New Research Says Nicotine Can Initiate

by Elizabeth Seward – Staff Writer

If you have been trying to quit smoking, you know as well as many others do how onerous the process can be. Simply choosing to stop smoking is easier said than done when you’re dealing with the kind of physical addiction that comes with cigarette smoking. Because of the great difficulty often found in quitting smoking, many people turn to nicotine products to help wean themselves off of cigarettes. These products include items like nicotine patches, nicotine gum, and smokeless cigarettes that contain nicotine, among other things. These products have often been touted as a safe alternative to smoking and their use has been encouraged for smoking cessation. However, recent research suggests that these nicotine infused products are anything but safe.

Nicotine replacement therapy doesn’t appear to be a safe way to quit smoking, after all.

Researchers from the Virginia Bioinformatics Institute have recently discovered that the carcinogens found in nicotine can actually alter DNA when used excessively. The researchers observed thousands of mutations on a cellular level to cells that were exposed to nicotine when compared to cells that were not exposed to nicotine. Oxidative stress in cells is known to be a cancer precursor and the patterns of change that occurred in the nicotine-exposed cells looked very similar to the patterns found in cells undergoing oxidative stress, according to the researchers.

Nicotine’s documented affects on a user already include:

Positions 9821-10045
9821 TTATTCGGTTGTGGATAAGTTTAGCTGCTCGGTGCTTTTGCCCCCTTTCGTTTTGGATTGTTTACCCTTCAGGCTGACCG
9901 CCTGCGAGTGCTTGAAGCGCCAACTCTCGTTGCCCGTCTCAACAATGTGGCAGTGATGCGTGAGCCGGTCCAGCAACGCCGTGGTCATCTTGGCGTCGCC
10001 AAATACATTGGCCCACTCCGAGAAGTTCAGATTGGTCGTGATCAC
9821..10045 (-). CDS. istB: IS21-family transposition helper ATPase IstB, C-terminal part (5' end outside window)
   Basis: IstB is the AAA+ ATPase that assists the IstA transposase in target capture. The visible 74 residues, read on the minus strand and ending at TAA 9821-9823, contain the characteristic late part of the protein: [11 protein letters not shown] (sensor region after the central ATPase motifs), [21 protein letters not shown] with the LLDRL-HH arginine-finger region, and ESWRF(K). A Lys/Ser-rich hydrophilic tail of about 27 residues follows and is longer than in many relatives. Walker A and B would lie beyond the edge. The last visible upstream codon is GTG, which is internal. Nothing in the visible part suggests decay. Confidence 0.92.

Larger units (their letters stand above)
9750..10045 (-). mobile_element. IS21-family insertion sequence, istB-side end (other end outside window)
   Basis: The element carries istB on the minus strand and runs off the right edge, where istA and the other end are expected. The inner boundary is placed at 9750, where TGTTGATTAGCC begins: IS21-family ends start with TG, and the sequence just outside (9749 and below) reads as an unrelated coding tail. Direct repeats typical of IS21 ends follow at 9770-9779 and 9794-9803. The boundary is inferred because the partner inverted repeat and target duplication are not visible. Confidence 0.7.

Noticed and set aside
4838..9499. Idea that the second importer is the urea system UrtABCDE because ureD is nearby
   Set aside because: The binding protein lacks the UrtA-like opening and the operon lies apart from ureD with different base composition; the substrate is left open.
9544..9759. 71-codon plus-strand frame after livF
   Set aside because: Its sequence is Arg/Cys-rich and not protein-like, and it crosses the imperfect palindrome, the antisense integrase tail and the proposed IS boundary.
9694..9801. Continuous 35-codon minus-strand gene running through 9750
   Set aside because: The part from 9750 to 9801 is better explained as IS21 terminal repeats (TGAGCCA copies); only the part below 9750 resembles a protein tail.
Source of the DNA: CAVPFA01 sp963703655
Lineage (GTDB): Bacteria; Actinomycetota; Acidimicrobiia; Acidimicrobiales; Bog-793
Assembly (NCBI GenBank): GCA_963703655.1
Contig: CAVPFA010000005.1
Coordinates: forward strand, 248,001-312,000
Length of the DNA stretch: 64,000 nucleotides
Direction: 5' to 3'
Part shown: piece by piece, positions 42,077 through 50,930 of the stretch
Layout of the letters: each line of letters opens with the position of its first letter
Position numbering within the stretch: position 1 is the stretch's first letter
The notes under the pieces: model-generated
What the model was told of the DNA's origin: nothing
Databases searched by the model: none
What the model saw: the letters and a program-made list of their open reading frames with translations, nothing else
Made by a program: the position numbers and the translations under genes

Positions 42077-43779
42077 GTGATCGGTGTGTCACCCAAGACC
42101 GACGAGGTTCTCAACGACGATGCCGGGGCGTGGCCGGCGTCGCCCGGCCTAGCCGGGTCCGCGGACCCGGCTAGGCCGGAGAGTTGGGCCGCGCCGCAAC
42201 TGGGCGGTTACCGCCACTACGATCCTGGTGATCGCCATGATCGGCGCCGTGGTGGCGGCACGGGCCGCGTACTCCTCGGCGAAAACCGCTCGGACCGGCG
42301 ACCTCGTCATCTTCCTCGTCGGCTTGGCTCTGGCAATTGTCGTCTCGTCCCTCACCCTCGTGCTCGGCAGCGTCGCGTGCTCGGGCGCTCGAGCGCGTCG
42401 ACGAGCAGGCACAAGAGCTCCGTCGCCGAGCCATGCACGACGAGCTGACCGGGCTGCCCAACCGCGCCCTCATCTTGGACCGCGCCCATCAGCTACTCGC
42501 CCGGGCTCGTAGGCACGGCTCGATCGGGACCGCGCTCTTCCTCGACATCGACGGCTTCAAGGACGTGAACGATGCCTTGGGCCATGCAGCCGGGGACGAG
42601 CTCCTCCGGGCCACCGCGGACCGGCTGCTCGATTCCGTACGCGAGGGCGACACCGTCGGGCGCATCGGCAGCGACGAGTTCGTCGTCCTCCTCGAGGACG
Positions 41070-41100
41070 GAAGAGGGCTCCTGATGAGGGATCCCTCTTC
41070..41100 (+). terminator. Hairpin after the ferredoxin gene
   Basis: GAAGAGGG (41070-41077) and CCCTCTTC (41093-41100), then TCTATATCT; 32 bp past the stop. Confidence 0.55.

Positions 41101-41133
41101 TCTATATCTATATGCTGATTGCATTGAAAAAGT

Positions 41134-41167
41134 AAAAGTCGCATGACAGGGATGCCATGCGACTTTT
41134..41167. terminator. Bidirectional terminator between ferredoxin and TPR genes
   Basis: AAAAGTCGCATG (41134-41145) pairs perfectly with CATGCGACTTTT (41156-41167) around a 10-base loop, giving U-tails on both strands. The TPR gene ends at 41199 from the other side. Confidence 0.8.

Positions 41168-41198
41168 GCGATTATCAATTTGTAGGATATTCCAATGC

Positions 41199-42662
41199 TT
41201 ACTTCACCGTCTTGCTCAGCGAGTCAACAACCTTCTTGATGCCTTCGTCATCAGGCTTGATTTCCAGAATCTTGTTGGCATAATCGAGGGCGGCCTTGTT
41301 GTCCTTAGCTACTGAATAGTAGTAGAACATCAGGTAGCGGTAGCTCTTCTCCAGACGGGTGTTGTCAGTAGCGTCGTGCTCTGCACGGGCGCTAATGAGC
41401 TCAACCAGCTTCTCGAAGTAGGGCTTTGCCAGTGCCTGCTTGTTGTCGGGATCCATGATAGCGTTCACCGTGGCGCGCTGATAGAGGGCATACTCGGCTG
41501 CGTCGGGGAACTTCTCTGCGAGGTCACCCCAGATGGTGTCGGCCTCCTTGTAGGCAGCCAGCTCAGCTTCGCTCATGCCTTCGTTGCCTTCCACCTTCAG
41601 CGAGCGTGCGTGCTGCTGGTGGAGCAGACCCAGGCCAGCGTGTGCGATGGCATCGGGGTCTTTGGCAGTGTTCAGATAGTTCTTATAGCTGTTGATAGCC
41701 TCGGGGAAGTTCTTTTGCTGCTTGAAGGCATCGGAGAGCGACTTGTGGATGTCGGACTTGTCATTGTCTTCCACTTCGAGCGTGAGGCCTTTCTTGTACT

Increased heart rate

Increased blood pressure

Increased intestinal activity

Decreased appetite

Sweating, Diarrhea, Nausea

Nicotine is just one chemical found in tobacco among over 4,000 others. Because nicotine is not yet officially considered to be a carcinogen, companies continue to promote their nicotine products as healthy alternatives for the individual wishing to cease smoking. However, this recent research shows that nicotine can cause mutations in the genome and proceed to initiate what researchers refer to as a “cancer state.”

If you or someone you know is trying to quit smoking, consider cessation methods that do not include nicotine replacement therapy of any kind. Although quitting smoking is a demonstrably difficult task, it is not impossible. Furthermore, nicotine replacement is not necessary for smoking cessation. In fact, this research has shown that nicotine replacement can actually hinder your overall progress more than help. Consider researching or trying some alternative methods for smoking cessation. You can try to quit smoking naturally through utilizing:

Acupuncture – this technique has been shown to alleviate the symptoms of quitting smoking.

Fresh Lime Juice – has been shown through research to be an effective smoking cessation aid.

Hypnosis – when opposed to standard behavioral counseling, hypnosis has performed well as a smoking cessation aid.

– intense exercise, even if only for as little as a few minutes, has been shown to decrease cravings for tobacco and exercise has also been shown to reduce the severity of tobacco withdrawal symptoms.

Massage – cravings for cigarettes can be reduced through massage or self-massage.

St. John’s Wort
– St. John’s Wort has been shown to be therapeutic in regard to nicotine addiction.

– meditation and mindfulness approaches can reduce cravings for cigarettes.

Black Pepper – inhaling black pepper can ease tobacco withdrawal symptoms.

Rhodiola Rosea – this substance can have a therapeutic affect on smoking withdrawal symptoms.





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